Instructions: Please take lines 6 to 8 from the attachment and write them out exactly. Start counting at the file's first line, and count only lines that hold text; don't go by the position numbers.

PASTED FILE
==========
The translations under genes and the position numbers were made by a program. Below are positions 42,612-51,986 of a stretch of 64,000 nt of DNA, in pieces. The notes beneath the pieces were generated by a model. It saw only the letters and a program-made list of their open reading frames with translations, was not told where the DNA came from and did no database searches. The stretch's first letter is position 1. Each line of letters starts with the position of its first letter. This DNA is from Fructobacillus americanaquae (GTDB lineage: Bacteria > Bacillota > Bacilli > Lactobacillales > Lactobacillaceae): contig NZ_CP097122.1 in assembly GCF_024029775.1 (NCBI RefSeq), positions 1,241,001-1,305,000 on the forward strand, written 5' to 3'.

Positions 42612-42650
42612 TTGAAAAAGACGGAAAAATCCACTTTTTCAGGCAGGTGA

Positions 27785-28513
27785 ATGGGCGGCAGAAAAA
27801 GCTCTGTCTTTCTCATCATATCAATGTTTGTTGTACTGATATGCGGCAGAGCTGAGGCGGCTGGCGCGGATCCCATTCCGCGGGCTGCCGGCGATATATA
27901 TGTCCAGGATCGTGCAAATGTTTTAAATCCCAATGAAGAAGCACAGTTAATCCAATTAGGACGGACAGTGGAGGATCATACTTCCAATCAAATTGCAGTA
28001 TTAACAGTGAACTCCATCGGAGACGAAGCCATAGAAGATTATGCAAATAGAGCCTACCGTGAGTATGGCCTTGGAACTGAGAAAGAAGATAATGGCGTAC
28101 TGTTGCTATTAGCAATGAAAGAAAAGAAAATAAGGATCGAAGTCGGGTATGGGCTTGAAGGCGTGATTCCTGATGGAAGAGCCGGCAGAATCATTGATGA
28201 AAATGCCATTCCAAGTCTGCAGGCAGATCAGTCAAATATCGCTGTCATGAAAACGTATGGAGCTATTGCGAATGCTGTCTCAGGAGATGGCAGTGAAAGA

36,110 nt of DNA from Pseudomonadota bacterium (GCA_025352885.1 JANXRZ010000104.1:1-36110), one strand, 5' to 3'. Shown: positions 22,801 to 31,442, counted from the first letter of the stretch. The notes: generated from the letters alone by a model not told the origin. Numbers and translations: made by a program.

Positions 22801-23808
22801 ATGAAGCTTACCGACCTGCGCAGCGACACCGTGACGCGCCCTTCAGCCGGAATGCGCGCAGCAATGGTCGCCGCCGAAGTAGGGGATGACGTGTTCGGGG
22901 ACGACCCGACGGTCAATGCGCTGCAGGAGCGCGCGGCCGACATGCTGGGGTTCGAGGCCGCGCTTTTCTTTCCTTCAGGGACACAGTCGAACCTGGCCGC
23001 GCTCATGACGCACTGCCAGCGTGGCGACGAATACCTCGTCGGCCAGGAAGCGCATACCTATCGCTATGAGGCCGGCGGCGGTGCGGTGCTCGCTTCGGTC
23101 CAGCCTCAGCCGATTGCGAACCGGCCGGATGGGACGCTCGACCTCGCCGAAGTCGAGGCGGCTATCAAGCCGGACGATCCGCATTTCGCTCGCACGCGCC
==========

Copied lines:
27801 GCTCTGTCTTTCTCATCATATCAATGTTTGTTGTACTGATATGCGGCAGAGCTGAGGCGGCTGGCGCGGATCCCATTCCGCGGGCTGCCGGCGATATATA
27901 TGTCCAGGATCGTGCAAATGTTTTAAATCCCAATGAAGAAGCACAGTTAATCCAATTAGGACGGACAGTGGAGGATCATACTTCCAATCAAATTGCAGTA
28001 TTAACAGTGAACTCCATCGGAGACGAAGCCATAGAAGATTATGCAAATAGAGCCTACCGTGAGTATGGCCTTGGAACTGAGAAAGAAGATAATGGCGTAC